But while groups battle at the county level, Meeks says the debate over the memorials and flag, have mostly been nonexistent in Henry’s cities and communities.
“We’ve never had any discussion about it,” Meeks said. “We have different groups with different heritages, but there’s never really been a catalyst for conflict.”
Pride and pain
For Meeks, pride in his ancestors does not mean he supports the ideas of the Confederacy.
“It was a lost cause then and it’s a lost cause now,” he said. Meeks also makes a point to note that his ancestors never owned slaves.
Meeks said he takes into consideration how others may view Confederate homages. When Meeks’ family received a federal headstone for his great-great-grandfather Sidney Meeks, a veteran of the Civil War, a local paper wrote an article about it. The article along with some photos are hanging in his home office. He often takes it down when he has guests.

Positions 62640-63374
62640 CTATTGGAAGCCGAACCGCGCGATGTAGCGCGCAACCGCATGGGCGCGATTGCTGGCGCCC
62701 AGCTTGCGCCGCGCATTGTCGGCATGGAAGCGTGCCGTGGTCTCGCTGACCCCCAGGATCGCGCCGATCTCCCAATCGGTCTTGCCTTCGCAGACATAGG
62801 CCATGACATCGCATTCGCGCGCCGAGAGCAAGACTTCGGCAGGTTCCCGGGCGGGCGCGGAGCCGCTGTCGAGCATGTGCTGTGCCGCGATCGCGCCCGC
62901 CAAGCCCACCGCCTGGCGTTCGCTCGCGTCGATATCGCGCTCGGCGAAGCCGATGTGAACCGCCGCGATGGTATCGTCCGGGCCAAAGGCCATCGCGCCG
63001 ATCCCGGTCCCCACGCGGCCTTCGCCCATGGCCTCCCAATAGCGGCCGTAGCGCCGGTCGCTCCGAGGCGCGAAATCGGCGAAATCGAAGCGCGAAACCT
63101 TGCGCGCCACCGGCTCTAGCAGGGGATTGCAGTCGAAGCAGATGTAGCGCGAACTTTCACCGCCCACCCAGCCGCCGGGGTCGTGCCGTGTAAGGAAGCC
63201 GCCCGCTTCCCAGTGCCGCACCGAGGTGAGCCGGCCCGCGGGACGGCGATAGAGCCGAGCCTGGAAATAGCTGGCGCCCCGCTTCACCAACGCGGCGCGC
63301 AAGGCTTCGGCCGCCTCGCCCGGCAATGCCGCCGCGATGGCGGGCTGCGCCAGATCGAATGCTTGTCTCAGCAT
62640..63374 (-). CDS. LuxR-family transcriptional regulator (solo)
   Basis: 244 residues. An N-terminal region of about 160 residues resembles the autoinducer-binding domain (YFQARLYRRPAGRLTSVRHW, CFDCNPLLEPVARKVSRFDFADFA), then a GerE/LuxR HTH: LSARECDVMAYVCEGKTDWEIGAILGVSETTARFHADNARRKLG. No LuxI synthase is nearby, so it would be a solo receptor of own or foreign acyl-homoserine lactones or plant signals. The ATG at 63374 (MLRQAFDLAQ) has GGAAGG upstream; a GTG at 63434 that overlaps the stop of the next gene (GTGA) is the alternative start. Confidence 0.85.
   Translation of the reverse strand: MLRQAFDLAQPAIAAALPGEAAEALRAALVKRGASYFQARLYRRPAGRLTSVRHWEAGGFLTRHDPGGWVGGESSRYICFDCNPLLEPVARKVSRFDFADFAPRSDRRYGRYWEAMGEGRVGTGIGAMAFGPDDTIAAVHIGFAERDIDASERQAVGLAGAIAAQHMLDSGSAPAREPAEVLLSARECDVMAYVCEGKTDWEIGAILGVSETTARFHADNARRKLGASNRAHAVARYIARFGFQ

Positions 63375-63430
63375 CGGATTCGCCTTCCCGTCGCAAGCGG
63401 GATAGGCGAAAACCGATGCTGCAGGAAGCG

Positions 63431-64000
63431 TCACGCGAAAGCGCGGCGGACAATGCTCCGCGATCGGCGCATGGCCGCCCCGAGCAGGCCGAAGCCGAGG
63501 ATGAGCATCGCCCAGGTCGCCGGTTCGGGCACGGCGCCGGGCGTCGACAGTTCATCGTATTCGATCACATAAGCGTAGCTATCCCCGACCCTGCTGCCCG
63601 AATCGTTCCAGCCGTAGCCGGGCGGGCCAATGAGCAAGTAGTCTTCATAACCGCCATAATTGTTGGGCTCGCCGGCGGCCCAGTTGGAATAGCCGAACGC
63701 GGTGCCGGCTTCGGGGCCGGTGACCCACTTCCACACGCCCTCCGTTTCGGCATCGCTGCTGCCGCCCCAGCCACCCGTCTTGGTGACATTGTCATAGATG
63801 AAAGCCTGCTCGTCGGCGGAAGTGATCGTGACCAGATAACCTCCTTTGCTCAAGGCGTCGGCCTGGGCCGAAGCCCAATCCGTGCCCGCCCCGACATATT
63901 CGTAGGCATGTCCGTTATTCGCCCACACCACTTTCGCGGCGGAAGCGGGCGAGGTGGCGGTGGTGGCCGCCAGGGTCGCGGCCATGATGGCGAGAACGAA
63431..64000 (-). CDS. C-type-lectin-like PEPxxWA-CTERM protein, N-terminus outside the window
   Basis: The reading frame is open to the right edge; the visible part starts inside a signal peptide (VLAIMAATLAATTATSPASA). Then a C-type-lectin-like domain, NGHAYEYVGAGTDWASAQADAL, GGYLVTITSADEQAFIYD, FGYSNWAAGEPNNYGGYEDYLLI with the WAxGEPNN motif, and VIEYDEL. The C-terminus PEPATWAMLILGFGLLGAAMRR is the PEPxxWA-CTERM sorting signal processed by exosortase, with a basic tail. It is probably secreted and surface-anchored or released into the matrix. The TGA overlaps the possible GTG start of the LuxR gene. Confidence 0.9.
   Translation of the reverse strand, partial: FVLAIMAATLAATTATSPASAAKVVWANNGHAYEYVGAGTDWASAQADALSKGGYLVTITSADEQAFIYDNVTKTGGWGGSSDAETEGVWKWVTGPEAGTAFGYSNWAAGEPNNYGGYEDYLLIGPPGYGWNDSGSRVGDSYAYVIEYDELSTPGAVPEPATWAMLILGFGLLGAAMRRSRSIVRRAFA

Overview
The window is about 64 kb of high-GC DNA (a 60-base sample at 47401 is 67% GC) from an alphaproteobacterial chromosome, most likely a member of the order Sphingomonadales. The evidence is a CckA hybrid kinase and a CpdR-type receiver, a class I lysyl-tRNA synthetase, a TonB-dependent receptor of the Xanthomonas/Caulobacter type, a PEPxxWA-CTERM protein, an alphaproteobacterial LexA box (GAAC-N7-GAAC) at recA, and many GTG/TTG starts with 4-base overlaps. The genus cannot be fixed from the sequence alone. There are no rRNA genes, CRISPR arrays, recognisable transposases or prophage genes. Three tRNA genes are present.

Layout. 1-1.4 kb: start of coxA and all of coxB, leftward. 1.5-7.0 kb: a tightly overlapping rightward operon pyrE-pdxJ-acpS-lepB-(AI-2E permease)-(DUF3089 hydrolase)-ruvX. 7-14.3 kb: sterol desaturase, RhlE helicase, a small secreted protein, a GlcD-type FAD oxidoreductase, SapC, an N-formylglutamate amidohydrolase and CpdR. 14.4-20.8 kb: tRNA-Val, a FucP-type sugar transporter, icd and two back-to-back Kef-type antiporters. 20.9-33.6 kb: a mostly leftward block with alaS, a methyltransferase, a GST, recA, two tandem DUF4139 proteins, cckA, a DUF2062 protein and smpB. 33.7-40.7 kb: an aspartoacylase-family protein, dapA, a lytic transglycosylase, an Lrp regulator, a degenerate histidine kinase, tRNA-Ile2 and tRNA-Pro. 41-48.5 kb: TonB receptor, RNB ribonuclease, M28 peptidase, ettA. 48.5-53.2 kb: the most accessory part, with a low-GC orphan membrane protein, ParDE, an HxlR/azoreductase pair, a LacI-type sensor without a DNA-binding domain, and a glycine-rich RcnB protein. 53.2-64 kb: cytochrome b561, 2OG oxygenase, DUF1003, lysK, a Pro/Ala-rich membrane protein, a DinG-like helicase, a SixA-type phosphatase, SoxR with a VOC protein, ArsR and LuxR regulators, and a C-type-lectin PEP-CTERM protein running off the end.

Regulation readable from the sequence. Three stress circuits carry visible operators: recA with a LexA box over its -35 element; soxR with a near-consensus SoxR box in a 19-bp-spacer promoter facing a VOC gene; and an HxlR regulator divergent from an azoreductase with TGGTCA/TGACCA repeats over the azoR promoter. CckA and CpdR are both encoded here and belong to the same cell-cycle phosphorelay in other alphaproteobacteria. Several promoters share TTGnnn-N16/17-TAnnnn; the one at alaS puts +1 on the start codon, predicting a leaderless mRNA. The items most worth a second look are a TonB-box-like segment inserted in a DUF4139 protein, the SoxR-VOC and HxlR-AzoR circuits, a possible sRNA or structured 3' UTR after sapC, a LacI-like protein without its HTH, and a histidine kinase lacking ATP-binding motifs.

“One of the pictures is the flag of the 13th Georgia regiment. When my wife’s coworker came over, I took it down and put it somewhere else,” he said. “I felt self-conscious that they might be offended by it.”
Meeks takes the same approach to the Confederate flag debate.
“It’s part of what happened. Be ashamed of it or be proud of it, it’s what happened,” he said. “At the same time, we can remember, but we don’t have to shove it in people’s faces.”
Dale Hines, an African-American from McDonough, moved to Henry County from Michigan in 2010. He says while the South has changed over the decades, the flag is still a strong symbol of its racist past.